I have often written about the good ol’ days. Those were the days when houses were large and hearts larger (and many such clichéd phrases I have churned out), kitchens were cavernous, hat-stands standing like a sentinel at the entrance of the house, where hats and walking sticks were hung. The furniture was almost always the heavy Victorian or Edwardian, or sometimes Art Deco (with the letter ‘V’ often stylishly fitted into the design. ‘V’ was for victory against that fellow with the funny mustache, the ‘sieg heil’ chappie who not only wreaked havoc with the world but also gave an extra lesson to students to study in history, for all the generations to come).
The walls had portraits, of course of the omnipresent King Emperor in company of a galaxy of both, the close and the distant family relatives, mustachioed men, many looking like pirates, stiff in duglas and pagris, sometimes sporting a pince-nez or a monocle, glaring down at an offending grand or great-grand child or a rebellious great nephew caught doing something wrong naughty. But along with the dark furniture there was also a dark side to those supposedly halcyon days.
Today kids have it comparatively easy. They have never experienced what Hell tastes like. We did it with clockwork regularity. Once every month we would be given a dose of Castor oil, a God-help-us-all drink that will go down in history as an oral curse to children and pregnant women alike. Children and pregnant women were subjected to this torture to give lucidity (if lucidity is the word I want – right?) to bowels movements, keep the skin fair and glowing, protect us from other minor illnesses and help women to deliver with some ease.. The only saving grace was, we were given a cup of kumri chai, (black tea) and a sweet paan afterwards to wash off the fowl taste as if that taste could easily be ever eradicated. The lunch on this obnoxious occasion would be a small bonus, dhan-dar, (sans patio) and pani-nu-achar, (small tender raw mangoes pickled in brine). It was no better when we were down with any illness. The family physician would prescribe equally fowl doses of medicine that would be concocted by his compounder. Looking at the blighter who concocted the potion, one would think he was one of Macbeth’s witches, mixing all sorts of snaps and snails and puppy dogs tails with lizards’ eyeballs thrown in for good measure! The fowler the potion, the more efficacious it was supposed to be. How primitive the medicine! How gullible the partaker! Being sick was no fun at all.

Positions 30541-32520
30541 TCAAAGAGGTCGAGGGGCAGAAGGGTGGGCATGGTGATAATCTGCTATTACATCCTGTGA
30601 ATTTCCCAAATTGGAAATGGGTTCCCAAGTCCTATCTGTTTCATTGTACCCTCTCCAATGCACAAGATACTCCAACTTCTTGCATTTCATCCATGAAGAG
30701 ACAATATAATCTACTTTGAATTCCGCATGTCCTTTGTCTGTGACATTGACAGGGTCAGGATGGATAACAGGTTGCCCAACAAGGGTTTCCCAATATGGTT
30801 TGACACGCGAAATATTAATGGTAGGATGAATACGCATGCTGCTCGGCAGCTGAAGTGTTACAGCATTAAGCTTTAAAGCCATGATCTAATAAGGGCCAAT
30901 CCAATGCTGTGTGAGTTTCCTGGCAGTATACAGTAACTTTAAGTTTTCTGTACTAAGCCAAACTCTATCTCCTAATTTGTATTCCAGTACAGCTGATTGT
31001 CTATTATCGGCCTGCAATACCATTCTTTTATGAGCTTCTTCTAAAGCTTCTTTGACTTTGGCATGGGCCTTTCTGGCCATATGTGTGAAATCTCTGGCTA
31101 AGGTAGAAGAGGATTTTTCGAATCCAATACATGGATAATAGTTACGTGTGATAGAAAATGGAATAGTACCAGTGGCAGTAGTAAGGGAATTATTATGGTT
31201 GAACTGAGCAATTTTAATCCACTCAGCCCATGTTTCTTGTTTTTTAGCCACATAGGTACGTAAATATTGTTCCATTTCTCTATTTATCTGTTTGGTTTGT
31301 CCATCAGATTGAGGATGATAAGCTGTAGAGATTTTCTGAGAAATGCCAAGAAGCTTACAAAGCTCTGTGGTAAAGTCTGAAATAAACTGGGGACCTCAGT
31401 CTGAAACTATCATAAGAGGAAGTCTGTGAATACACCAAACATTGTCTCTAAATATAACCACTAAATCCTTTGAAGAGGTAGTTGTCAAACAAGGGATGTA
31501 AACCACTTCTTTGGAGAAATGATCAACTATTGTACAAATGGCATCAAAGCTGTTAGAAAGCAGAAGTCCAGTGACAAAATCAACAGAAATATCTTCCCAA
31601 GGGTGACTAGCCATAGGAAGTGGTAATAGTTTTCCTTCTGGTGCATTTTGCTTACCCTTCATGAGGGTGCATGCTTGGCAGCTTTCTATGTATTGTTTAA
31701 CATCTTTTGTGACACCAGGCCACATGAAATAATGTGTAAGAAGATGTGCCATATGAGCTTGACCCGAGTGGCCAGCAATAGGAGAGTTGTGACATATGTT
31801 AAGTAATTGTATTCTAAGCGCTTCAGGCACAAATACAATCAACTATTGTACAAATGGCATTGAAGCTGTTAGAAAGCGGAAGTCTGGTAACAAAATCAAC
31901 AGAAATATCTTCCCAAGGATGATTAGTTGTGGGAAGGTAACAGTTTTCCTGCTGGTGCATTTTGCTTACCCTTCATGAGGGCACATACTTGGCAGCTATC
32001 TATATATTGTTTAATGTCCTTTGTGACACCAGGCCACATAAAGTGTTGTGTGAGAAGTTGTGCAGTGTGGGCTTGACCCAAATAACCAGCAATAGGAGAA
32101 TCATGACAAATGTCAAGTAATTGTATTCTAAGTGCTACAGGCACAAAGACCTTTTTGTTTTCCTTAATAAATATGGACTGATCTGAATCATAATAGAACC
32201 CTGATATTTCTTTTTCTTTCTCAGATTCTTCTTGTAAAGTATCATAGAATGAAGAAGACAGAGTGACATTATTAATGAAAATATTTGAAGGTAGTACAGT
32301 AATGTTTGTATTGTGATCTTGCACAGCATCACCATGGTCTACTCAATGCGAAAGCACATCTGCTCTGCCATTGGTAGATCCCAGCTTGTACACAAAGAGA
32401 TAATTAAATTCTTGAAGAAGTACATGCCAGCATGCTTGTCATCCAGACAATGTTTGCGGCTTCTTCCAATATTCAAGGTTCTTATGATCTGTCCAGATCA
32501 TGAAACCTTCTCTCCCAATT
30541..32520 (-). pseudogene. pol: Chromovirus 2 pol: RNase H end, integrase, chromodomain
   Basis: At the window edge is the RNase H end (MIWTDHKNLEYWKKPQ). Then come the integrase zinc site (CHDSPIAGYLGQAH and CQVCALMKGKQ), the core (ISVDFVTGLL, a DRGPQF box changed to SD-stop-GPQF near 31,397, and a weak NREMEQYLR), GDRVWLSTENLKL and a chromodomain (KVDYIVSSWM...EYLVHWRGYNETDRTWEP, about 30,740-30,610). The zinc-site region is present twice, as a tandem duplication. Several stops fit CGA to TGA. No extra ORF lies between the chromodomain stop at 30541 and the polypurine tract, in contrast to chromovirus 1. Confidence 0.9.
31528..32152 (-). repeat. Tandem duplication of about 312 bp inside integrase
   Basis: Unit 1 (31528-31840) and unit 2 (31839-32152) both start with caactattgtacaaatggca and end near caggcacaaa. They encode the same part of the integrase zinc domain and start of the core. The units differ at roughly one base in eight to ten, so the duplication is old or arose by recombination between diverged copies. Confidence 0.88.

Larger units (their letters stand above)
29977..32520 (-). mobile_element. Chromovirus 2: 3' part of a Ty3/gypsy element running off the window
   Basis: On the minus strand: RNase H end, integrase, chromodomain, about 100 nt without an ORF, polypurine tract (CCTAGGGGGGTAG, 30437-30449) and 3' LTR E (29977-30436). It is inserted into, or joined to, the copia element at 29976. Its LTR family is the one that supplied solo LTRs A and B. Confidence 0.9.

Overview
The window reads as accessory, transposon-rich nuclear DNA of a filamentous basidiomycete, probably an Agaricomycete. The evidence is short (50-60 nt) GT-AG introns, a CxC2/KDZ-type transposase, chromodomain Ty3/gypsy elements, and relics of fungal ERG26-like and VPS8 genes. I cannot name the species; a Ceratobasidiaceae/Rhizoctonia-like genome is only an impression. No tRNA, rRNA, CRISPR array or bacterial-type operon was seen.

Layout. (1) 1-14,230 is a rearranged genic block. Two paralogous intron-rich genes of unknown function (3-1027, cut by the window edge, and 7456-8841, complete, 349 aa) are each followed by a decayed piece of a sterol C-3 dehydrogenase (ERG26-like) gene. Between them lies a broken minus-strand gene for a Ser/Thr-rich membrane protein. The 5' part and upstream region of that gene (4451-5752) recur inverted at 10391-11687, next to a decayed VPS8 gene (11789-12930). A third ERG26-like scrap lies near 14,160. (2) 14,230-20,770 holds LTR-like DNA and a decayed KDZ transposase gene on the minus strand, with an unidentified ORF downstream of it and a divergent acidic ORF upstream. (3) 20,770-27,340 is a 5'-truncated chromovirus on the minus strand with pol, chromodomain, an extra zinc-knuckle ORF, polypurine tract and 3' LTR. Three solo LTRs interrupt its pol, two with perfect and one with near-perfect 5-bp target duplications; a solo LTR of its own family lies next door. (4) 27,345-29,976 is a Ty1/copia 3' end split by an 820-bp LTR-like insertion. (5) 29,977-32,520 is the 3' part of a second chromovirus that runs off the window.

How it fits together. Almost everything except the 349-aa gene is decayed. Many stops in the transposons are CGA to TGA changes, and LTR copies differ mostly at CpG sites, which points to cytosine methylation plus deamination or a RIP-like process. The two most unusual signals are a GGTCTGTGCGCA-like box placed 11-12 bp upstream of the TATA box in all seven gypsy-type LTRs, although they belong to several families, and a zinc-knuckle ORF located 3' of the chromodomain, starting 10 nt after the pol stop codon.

And when we were in good health there were tables. Not those large dining tables. They were fun things. One could play ping-pong on them. The tables I am speaking of are those of math tables. Remember “Two ones are two, two twos are four”, etc. That was easy but what about seventeen thirteens are….what? The most common comment one heard from grownups in those days, from masis, mamis, fuis, kakis and their male counterparts right upto bapaiji buppawaji and was “unk kar, unk!” or “learn your tables!” We had to be thorough in all the four concepts of Math till we were Einsteinian perfect, addition, subtraction, multiplication and division. Today there is no “unk kar.” There are calculators, and even the simplest calculations cannot be done without this electronic thingamajig.
Today a boy feels humiliated if he has to go to college on a moped. Only a sleek jazzy set of wheels will do. Imported ones preferred. We were happy with a bicycle like the ones used by paowallas, dhobis and dabbawallas; all noble vocations no doubt, but not exactly dashing or glamorous. They appeared to weigh a ton. A racer bike would improve one’s image, but a strict no-no, they were supposed to be like “vandra-na hath-ma ustero aapva jevu” (like giving a razor to a monkey). I had almost convinced my papa to let me have a semi-racer bike but the proposal was met with a firm nolle prosequi by party of the second part, hereafter referred to, as my mamma. The flaws in my character she enunciated that day pleading her case against such a rash move cannot be printed in a family weekly like Parsi Times! So till day I have been condemned to trudge the footpaths (if any exists today) or take public transport.
Fridges were few, telephones fewer and TVs non-existent (in India). The cell phones with their multifarious functions were only a part of science-fiction. The bed-time was nine. They were good days but the best are always the ones hopefully to come, or the ones that are gone by beyond the ken of our memory.